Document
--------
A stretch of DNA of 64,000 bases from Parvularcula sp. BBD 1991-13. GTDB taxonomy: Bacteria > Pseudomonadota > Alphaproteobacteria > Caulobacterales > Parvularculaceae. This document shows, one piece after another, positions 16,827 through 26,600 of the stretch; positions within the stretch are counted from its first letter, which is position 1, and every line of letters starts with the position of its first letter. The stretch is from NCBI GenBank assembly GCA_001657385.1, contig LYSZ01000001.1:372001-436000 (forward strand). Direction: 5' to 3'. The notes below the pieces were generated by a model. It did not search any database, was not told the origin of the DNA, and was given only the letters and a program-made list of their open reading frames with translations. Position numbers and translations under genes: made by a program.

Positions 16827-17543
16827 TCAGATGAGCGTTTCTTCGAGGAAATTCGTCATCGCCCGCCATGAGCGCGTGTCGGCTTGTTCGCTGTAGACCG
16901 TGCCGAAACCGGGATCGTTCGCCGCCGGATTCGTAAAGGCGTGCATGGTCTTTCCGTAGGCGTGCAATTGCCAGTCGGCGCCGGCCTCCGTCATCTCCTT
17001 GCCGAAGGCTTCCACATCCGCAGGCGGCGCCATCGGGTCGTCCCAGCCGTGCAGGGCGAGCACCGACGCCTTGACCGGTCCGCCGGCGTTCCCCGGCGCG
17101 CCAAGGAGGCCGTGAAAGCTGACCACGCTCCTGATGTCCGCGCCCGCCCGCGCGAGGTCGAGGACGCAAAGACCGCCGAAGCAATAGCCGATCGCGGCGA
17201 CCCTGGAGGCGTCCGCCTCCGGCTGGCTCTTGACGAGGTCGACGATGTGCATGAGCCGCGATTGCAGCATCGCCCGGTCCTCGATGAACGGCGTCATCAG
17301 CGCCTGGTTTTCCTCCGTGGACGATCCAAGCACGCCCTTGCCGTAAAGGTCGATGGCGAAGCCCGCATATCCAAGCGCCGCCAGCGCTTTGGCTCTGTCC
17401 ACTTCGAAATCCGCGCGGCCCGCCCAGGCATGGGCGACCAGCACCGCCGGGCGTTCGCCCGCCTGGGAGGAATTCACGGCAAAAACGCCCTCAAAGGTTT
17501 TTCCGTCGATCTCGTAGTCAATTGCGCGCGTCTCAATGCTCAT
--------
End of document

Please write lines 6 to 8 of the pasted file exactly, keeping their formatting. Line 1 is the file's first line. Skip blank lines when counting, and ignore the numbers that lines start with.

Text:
17101 CCAAGGAGGCCGTGAAAGCTGACCACGCTCCTGATGTCCGCGCCCGCCCGCGCGAGGTCGAGGACGCAAAGACCGCCGAAGCAATAGCCGATCGCGGCGA
17201 CCCTGGAGGCGTCCGCCTCCGGCTGGCTCTTGACGAGGTCGACGATGTGCATGAGCCGCGATTGCAGCATCGCCCGGTCCTCGATGAACGGCGTCATCAG
17301 CGCCTGGTTTTCCTCCGTGGACGATCCAAGCACGCCCTTGCCGTAAAGGTCGATGGCGAAGCCCGCATATCCAAGCGCCGCCAGCGCTTTGGCTCTGTCC